Friday, March 9, 2012

Right-wing alternatives to free-market capitalism

Most critiques of capitalism are inspired by leftist ideas, but not all approaches accept the Marxist emphasis on class struggle and some have little interest in egalitarian ideals.

Chinese radicalism, for example, is first and foremost nationalistic and focuses now on the need for social harmony. Strong Confucian values - which have proved more resilient than the early revolutionaries foresaw - are incompatible not only with class conflict but also with strict egalitarianism.

In Europe, there has been a revival of right-wing radicalism, driven largely by economic upheavals and the perceived problems of mass immigration. In fact, I suspect the radical right will become more significant in the years to come as the economic situation worsens.

In France, the theorists and activists of the far right draw on a tradition of French and European thought expounded amongst others by Maurice Bardèche in the post World War II period. Bardèche wrote an essay* on 'fascist socialism', reprising a theme previously taken up in France by the novelist Pierre Drieu La Rochelle. Bardèche freely admits it's an idea which has never really been tested or implemented and his whole approach is romantic and revolutionary rather than pragmatic and conservative. He is essentially a literary figure, having written highly regarded works on French writers (notably on Proust) and on the history of cinema.

Bardèche believed that every new vision of social relations which rejects Marxism rests on a number of postulates. Only an authoritarian regime, he thought, can protect the national interest against the power of global capital. It is a key function of the state to protect the nation's economy which is such a crucial part of the social fabric.

In fact, modern nations are politico-economic enterprises and power lies just as much with those who control the economy as with those who make political decisions. Bardèche recognized, however, that the instruments appropriate to the exercise of such integrated power were yet to be invented.

He thought there should be loyal collaboration between different groups and classes rather than class struggle. The latter leads to the sabotage of the nation's economy and to a bureaucratic dictatorship. It is a function of the state to encourage and promote labor-capital collaboration.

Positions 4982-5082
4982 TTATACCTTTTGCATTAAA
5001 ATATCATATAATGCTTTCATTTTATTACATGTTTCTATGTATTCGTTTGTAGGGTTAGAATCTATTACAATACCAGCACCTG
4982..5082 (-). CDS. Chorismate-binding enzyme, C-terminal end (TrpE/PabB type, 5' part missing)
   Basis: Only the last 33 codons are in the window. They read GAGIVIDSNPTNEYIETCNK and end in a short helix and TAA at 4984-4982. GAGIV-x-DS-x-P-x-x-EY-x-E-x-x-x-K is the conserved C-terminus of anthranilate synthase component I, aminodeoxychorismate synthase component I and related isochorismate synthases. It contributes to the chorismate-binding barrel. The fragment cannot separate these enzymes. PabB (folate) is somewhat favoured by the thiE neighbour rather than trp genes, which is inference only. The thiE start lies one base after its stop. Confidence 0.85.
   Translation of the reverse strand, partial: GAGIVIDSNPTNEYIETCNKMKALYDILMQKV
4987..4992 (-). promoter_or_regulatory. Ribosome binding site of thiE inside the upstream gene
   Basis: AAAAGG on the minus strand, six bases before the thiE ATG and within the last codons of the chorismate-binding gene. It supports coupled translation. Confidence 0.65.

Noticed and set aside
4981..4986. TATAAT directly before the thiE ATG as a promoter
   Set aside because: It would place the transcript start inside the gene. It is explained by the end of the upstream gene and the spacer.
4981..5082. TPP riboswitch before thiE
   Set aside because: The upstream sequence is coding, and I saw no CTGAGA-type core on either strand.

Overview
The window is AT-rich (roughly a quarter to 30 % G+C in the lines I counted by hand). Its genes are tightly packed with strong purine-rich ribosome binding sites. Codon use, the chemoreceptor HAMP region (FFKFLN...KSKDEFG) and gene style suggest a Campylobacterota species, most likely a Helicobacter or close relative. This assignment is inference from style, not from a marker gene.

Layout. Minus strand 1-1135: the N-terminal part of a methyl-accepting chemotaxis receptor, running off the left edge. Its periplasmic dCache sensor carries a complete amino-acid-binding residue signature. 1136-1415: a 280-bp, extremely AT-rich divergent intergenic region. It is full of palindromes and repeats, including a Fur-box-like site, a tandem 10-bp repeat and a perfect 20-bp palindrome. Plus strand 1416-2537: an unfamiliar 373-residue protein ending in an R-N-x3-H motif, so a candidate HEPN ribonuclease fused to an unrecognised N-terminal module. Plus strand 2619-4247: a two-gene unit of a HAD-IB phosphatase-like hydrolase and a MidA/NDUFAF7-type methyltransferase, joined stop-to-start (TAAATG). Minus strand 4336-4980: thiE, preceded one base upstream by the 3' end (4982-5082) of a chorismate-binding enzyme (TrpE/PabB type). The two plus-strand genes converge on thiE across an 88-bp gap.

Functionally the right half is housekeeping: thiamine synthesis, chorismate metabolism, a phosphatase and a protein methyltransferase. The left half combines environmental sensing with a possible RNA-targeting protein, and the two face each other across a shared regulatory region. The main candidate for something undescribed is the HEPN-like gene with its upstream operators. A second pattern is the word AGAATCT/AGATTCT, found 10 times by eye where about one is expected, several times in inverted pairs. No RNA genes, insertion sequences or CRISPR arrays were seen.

Unfortunately, the emphasis on nationalism on the part of the radical right is inevitably associated with racism and the tendency to blame foreigners (whether they be non-European immigrants or the supposed - and inevitably 'Jewish' - agents of international capital) for the nation's problems.

My personal view is that European neo-fascism is little more than a quasi-literary fantasy, albeit a dangerous one (because it can give a cloak of sophistication and respectability to thuggish groups and causes). Chinese state capitalism will have a far greater global impact, but to what extent it will adapt to the current global economic system and to what extent it will change it remains to be seen.

* Socialisme fasciste. Waterloo: Editions de Javelot, 1991.


  1. I'm not an economics absolutist for any one-dimensional guideline. Saying our economy needs capitalism vs. socialism vs. mercantilism is like saying good health is based on diet, exercise or hygiene. They're all elements that do good in proper proportion and can't be sacrificed for the others.

    It's sometimes said that a wealthy parent should "Give their kids enough to do something, but not enough to do nothing." Generally, our economy strikes that balance pretty well with the education and basic needs provisions of our welfare state, although there do seem to be too many young mothers for which "something" is raising a child at state expense, who wouldn't have been born without the empowering effect of welfare.

    But we don't want either too wide an income disparity (spills over into non-economic effects, like the pathologies of hopelessness) or too narrow a one (stifles innovation, and since investment goes up with income, too flat a distribution would have too many consumers). So I'm more of a "compared to where we are now" conservative concerned about unsustainable budgets, than one who thinks the whole New Deal was a bad idea from square one.

    1. I agree that there are no absolutes in these matters and our starting-point must always be the world as it is. Ideals and ideas still play an important role, however. For example, it seems to me that there is a major fault line between those who see society as organic and inevitably stratified and those for whom equality is a central goal. Or between those who accept (or embrace) the need for an expanding role for the state and those who see centralized governments as eroding vital individual freedoms.